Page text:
How Vulnerable Is Your Personal Supply Chain? by Charles Hugh Smith for Of Two Minds
How vulnerable is your personal supply chain? For the average American, the answer is: very.
Americans consider abundance and ready availability as birthrights so basic they’re like the air we breathe. The idea that shelves could become bare and stay bare is incomprehensible. yet that is the world we’re entering, for a number of complex reasons.
One is that the world added not just another billion humans (now 7.9 billion), but one billion middle-class consumers, consumers who use about 100 times more energy per person than poor people. These additional billion middle-class consumers doubled the number of high-energy consuming humans in a few decades, and this enormous expansion of demand has consumed all the easy-to-extract resources of the planet. There are no cheap, easy-to-extract resources left; all that’s left is expensive to reach, extract, transport, etc., and since energy is the master resource, as its cost rises, so does the cost of literally everything that depends on energy.
Consider a poor person in a rural village. Most of their food is grown locally, and their income is so limited they do not have the means to consume much energy or items shipped halfway around the world via the global supply chain. They might have a cheap mobile phone and a few consumer items gifted to them by relatives working in the developed world, but very little of their consumption depends on long global supply chains. If those chains break, the impact on the poor villagers is relatively modest.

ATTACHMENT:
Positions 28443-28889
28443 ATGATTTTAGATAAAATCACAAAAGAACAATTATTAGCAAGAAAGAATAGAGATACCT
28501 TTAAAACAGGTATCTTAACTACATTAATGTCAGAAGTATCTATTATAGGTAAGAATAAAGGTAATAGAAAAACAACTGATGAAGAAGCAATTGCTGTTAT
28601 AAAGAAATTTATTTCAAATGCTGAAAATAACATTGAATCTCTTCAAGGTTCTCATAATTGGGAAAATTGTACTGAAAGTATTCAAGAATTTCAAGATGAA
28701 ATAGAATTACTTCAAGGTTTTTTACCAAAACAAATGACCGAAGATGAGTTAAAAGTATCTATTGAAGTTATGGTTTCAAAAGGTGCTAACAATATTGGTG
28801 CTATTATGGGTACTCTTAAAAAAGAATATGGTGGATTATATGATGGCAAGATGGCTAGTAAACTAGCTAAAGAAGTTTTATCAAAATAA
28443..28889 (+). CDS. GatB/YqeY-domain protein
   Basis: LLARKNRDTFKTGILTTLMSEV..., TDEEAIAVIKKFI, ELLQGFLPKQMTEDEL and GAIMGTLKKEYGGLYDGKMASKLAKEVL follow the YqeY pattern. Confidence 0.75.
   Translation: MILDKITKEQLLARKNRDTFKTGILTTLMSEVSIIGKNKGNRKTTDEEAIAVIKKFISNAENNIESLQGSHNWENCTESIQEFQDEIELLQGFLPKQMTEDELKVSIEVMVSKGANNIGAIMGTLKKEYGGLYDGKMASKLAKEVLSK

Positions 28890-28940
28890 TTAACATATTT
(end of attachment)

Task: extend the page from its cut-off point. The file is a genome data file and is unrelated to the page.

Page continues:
Compare this relative self-sufficiency to the extreme dependence on long supply chains of the average American. Very little, if any, of their everyday consumption is sourced locally, i.e., within walking distance. Every item on the shelves requires immense consumption of energy to be manufactured / produced and shipped to the shelf, and every item has a long dependency chain of intermediaries, each of which is dependent on numerous components, specialty materials, machinery and processes.
Every intermediary, and every process and source used by each intermediary, is a potential source of failure of the entire supply chain.
Complexity and supply chains are abstractions. To understand the intrinsic fragility of global supply chains, we must count the number of intermediaries in the chain from the resources extracted from the Earth to the end customer in the store aisle, and then count the intermediaries in each of those links.